Tuesday, March 29, 2011

Please Ignore Vera Dietz, by A. S. King

In the aftermath of the death of her best friend Charlie, Vera reflects on their times together and tries to cope with her grief and guilt. This is all complicated by her recovering alcoholic father and his tendencies towards denial. A school bully also stirs things up.

Dark and worldly, King pulls no punches in showing a landscape of teenage and adult hypocrisy. And she does an equally capable job of producing a strong heroine who can rise above it all and become reborn. Vera is caustic (like the best YA heroines) but insightful and revealing. She rather reminded me of Melinda from Speak (still one of my all-time faves). Vera struggles a lot and can be annoyingly indecisive, but her growth is rewarding and affirming.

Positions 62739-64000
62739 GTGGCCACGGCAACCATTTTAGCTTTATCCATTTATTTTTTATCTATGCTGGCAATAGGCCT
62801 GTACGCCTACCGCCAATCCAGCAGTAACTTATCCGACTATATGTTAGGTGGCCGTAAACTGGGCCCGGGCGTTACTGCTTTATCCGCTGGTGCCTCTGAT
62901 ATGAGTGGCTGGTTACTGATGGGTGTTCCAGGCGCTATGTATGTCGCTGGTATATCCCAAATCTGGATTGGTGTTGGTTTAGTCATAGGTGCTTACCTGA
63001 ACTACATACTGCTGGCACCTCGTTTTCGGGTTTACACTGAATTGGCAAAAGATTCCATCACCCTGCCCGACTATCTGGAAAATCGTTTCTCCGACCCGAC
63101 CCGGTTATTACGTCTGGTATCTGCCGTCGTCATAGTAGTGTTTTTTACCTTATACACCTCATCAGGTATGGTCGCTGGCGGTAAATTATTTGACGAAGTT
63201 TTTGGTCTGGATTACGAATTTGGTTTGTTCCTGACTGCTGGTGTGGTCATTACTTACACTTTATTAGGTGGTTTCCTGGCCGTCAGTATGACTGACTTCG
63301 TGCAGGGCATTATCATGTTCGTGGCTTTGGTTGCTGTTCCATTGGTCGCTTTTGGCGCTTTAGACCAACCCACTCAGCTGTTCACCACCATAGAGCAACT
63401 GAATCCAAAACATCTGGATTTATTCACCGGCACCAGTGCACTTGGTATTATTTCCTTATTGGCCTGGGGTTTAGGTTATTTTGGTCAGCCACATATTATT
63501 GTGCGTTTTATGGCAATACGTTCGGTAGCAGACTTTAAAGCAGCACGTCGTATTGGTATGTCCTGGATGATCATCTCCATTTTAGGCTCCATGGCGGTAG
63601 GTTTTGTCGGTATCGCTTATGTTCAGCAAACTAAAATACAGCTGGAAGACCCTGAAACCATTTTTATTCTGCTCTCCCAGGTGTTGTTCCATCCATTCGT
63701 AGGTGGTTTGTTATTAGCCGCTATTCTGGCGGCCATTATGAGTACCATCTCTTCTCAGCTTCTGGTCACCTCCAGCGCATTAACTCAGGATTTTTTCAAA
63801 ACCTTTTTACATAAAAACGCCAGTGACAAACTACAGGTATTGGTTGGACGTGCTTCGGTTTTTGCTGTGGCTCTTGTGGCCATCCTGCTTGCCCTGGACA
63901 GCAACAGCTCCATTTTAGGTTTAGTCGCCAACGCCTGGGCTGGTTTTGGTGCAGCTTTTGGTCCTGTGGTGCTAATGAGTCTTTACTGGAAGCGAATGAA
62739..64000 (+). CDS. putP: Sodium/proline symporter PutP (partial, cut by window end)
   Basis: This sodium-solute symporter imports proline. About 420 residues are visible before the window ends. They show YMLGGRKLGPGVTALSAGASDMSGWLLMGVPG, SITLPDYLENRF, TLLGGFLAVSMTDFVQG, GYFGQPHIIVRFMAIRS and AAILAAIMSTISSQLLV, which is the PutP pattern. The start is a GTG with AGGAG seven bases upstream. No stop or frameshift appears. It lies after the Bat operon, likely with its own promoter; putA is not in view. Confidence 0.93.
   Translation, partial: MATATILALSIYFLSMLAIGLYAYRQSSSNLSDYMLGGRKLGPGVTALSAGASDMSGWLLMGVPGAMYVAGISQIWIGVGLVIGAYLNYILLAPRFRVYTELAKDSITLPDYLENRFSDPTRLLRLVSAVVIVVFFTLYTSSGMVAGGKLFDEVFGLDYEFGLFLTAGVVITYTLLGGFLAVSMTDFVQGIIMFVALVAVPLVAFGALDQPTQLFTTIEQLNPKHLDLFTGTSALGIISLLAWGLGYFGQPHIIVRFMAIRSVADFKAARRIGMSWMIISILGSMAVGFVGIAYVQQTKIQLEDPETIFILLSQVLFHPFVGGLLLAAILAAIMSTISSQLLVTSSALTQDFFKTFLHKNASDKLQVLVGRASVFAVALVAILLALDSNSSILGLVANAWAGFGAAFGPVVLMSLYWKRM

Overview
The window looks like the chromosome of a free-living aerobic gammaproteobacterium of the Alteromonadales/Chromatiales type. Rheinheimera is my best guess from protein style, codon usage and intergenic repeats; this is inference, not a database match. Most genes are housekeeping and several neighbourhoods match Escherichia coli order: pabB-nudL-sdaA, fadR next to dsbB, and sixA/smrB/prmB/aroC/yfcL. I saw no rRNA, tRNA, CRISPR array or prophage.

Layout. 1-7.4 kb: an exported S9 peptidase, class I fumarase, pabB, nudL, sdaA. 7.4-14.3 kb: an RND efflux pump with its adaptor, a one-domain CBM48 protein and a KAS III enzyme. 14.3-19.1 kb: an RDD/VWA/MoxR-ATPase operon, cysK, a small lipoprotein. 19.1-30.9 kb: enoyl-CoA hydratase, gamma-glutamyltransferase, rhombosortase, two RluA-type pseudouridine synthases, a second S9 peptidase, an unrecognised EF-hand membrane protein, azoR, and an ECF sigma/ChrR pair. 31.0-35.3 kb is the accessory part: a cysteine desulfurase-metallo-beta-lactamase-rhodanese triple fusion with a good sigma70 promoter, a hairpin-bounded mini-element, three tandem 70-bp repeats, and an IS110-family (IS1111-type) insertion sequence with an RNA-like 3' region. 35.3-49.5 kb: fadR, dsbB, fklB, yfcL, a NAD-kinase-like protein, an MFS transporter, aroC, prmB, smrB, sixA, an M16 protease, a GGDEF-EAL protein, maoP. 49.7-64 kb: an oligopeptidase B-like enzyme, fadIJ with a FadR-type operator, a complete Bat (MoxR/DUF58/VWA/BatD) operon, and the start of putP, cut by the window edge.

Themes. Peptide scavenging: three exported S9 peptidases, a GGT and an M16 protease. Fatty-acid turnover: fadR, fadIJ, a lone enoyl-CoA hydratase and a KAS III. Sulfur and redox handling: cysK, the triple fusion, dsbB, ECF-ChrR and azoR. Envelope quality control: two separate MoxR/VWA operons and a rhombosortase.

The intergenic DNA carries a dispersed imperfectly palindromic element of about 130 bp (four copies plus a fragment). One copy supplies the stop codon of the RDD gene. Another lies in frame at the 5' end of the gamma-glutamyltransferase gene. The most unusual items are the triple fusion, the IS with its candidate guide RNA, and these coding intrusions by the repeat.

King has a strikingly original voice. Certainly, this book's Printz Honor was deserved, but this doesn't mean that the book is particularly easy to consume. The narrative is purposely disjointed, jumping back and forth in time and voice. The result is artistic, but not always enjoyable. You'll have to decide for yourself whether it works for you.

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